Also, it is almost impossible to regulate where gun holders bring their guns. Davis, an AJC reporter said, “People at public colleges in Georgia [can] carry handguns in most areas on campus, including classrooms, cafeterias and libraries” (Davis). It is not fair to innocent students to have to walk and live on their campus in fear that someone could start shooting. The latest legislation stated that guns and firearms could be carried anywhere on campus except for dormitories, athletic event, fraternities, and sororities. Other places, such as music festivals, classrooms, and child-care centers, are not protected under this recent bill (Bluestein). Student gun rights puts teachers’ children at risk because guns are not banned at campus daycare centers. For obvious safety reasons in regards to children, Governor Nathan Deal would like to exclude campus day-cares from this act about where guns should be allowed. On the other hand, John Monroe, a member of the gun rights group said, “There’s no need to exempt day care centers from the campus carry legislation” (Bluestein). He believes this because people carry guns in public places where there are children; this includes parks, malls, school carpool. This is a mindset that needs to be changed about guns.
Most professors and administrators agree fully that guns should not be allowed around campuses. Since police are equipped with a gun at all time, they have a strong stand on this debate. “We believe firearms on campus in the hands of anyone other than trained and certified law enforcement professionals is an irresponsible law and places us more at risk,” said Hope, the chief police at Agnes Scott College (Samuel). He believes that only trained professionals should be allowed to freely carry firearms because otherwise, everyone is put at risk of being killed at any moment in time. Trained professionals know how to handle a gun in stressful situations, and they know when to use the deadly weapon. Other people may think that there are no boundaries for when to use it; others, especially adolescents, may not know how to act and respond appropriately and responsibly.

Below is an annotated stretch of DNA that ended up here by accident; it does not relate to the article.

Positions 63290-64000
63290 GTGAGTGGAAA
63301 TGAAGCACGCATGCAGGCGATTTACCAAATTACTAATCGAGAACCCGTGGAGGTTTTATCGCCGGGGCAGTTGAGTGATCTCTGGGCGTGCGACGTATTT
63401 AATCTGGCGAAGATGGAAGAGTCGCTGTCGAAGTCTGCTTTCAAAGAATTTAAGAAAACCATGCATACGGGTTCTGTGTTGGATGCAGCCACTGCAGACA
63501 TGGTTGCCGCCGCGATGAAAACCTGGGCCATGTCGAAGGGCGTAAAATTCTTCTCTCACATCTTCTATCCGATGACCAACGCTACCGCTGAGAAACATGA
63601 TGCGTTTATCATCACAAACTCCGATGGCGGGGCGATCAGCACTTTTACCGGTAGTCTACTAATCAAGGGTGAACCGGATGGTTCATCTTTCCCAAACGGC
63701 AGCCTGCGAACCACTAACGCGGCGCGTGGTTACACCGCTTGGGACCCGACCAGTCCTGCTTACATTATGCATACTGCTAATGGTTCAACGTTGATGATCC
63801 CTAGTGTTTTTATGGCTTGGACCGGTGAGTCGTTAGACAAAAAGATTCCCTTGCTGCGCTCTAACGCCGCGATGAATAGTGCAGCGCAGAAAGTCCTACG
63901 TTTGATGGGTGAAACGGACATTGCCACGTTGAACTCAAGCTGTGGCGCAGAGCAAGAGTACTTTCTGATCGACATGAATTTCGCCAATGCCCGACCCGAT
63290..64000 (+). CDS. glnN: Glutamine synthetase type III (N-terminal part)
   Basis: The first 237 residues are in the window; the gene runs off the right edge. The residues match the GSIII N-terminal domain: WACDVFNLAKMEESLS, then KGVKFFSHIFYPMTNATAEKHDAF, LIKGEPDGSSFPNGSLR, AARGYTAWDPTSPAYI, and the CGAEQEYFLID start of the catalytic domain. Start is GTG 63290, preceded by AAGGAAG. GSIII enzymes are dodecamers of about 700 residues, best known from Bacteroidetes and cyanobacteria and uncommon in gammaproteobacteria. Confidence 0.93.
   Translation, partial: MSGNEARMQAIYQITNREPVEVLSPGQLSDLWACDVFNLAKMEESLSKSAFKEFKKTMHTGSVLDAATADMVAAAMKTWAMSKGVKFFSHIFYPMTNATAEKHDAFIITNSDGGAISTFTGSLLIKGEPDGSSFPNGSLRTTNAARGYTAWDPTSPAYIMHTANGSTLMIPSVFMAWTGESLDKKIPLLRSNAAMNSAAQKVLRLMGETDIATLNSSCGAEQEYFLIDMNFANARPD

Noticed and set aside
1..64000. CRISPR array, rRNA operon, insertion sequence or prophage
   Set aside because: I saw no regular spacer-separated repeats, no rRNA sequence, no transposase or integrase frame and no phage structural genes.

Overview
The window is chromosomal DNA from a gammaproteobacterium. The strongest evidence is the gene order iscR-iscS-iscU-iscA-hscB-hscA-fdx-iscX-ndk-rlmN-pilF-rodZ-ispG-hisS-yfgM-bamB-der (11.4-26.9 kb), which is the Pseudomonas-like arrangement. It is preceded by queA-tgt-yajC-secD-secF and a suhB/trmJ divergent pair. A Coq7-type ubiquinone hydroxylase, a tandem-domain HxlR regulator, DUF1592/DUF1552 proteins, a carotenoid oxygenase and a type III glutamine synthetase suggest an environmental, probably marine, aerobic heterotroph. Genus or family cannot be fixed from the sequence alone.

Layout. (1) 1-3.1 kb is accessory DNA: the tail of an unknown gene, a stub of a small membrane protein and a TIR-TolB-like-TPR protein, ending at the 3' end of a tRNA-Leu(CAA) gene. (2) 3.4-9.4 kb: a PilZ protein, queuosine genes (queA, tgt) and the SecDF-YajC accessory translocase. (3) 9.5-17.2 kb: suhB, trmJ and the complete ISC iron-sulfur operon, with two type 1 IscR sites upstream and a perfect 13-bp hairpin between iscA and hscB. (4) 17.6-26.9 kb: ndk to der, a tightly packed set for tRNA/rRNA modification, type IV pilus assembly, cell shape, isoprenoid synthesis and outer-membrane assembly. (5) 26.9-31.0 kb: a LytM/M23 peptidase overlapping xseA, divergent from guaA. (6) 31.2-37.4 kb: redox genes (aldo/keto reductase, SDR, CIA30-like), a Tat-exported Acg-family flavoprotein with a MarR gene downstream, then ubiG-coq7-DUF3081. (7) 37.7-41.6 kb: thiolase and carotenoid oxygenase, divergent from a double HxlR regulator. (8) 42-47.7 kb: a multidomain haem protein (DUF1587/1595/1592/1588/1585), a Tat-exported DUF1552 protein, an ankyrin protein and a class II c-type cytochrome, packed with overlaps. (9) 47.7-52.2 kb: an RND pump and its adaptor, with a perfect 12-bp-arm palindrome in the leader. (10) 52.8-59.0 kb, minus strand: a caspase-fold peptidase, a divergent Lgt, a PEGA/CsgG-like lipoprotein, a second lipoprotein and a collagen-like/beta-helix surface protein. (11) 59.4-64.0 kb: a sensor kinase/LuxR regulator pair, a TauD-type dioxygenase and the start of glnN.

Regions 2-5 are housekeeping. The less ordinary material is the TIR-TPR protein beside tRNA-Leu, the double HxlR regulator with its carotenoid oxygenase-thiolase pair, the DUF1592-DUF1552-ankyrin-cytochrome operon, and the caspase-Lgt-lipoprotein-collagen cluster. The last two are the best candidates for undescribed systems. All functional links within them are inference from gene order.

Though some people may think that the possession of firearms can be beneficial in the event of an active shooting, this is not the case. In college, students are pressured by grades, peers, alcohol, and many more factors; adding guns to college students’ lives is the wrong move. This legislation may result in more campus deaths due to poor decisions by drunk students who possess firearms; nervousness while being on a supposedly safe campus pressures students as well. Everyone is put at risk when guns are in the air; no one should have to live this way as they are trying to get an education on a college campus.
Bluestein, Greg. "Nathan Deal Fires a Warning Shot on Campus Carry Measure | Political Insider
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"College Drinking." College Drinking. Web. 14 Mar. 2016.
Davis, Janel. "Law Allowing Guns on Georgia's Colleges Likely." AJC. Law Allowing Guns on Georgia's Colleges Likely. 5 Mar. 2016. Web. 14 Mar. 2016.
“Fact Sheet: Georgia Gun Violence.” Center for American Progress. Web. 21 Mar. 2016.
Reindl, Jade, and Jean Cocco. "Say No to Guns on College Campuses (Opinion)." CNN. Cable
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Samuel, Molly. "Opponents Of Guns On Ga. College Campuses Speak Out." Opponents Of Guns On Ga. College Campuses Speak Out. 8 Feb. 2016. Web. 14 Mar. 2016.
Torres, Kristina. "Georgia Passes 'campus Carry' Bill Legalizing Guns at Colleges." AJC. Georgia Passes 'campus Carry' Bill Legalizing Guns at Colleges. 11 Mar. 2016. Web. 14 Mar. 2016.